Indepth Arts News: |
2002-05-31 until 2002-09-11
Carnegie Museum of Art
Once a neighborhood of wealthy residents who wished to escape the city's
pollution and overcrowding, Oakland, just three miles east of downtown
Pittsburgh, is now the city's cultural, educational, medical, and technology
center and home to a diverse native and international residential community.
Although Oakland now shares the cultural spotlight with downtown, it remains
vibrant, and many feel it can be the intellectual generator of the region's
Ironically, the same developments that made Oakland an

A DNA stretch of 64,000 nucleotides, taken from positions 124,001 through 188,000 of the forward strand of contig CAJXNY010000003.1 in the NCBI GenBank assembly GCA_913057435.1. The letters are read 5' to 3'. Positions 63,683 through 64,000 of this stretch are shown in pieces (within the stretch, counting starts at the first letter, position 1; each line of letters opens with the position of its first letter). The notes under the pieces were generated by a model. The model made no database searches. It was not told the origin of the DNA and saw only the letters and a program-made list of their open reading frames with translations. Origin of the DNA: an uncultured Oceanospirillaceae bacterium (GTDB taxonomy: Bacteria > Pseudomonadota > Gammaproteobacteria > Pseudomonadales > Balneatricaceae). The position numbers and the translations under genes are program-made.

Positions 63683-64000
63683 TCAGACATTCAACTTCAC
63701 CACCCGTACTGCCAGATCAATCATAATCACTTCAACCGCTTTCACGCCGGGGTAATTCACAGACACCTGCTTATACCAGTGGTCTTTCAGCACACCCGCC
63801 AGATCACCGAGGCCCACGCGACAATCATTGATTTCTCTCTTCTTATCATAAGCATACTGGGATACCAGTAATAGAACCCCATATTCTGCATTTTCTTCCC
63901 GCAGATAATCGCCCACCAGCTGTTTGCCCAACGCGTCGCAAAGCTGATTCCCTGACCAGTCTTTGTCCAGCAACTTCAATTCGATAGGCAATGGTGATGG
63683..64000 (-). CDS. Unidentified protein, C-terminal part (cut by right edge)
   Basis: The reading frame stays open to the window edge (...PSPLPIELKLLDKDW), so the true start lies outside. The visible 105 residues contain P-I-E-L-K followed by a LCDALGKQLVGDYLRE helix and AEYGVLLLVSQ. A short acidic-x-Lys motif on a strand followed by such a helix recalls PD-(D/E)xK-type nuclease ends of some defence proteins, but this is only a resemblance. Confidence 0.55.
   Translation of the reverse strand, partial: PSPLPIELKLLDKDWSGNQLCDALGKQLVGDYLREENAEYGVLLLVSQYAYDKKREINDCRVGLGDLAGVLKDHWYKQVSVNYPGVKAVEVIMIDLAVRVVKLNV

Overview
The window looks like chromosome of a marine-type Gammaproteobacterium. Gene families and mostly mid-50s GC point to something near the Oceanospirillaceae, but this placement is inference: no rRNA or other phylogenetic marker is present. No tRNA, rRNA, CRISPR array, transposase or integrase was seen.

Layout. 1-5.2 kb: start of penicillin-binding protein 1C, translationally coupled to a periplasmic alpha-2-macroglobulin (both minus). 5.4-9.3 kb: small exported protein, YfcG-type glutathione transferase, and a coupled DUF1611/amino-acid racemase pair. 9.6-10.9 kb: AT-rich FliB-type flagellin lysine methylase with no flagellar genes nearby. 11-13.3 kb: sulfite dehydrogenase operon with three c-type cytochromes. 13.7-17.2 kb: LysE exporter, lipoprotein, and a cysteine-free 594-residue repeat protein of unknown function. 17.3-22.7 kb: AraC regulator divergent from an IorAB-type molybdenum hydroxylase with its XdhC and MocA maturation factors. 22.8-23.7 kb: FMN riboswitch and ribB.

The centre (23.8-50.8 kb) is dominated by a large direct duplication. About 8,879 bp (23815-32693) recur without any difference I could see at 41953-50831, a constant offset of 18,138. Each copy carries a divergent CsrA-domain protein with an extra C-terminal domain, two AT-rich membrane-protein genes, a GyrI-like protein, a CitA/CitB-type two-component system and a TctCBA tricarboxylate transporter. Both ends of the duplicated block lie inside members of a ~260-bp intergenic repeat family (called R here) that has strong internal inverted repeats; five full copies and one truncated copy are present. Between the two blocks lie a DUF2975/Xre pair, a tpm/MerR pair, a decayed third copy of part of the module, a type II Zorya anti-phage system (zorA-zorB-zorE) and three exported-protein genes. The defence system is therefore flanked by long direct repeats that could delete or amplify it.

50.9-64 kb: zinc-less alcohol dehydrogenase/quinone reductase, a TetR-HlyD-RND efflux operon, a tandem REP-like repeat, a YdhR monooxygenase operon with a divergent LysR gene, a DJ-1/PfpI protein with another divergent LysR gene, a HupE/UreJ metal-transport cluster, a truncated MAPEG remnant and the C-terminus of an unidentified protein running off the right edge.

asset to the city also created its congestion, conflicts over land use, and
declining housing stock. Since the mid-1990s, organizations ranging from
local community groups to larger institutions have created more than
two-dozen plans for remedying these problems and providing a more orderly
approach to future development.
Designing Oakland will examine selected
aspects of the history of the neighborhood's built environment and present a
number of recent master plans and design projects. Aimed at explaining both
specific initiatives and broader principles of urban planning and urban
design, the exhibition will include photographs, architectural drawings,
models, planning documents, and other ephemera. Designing Oakland is the
second in the "Pittsburgh Neighborhoods Project" series of exhibitions
initiated by the Heinz Architectural Center in 1998.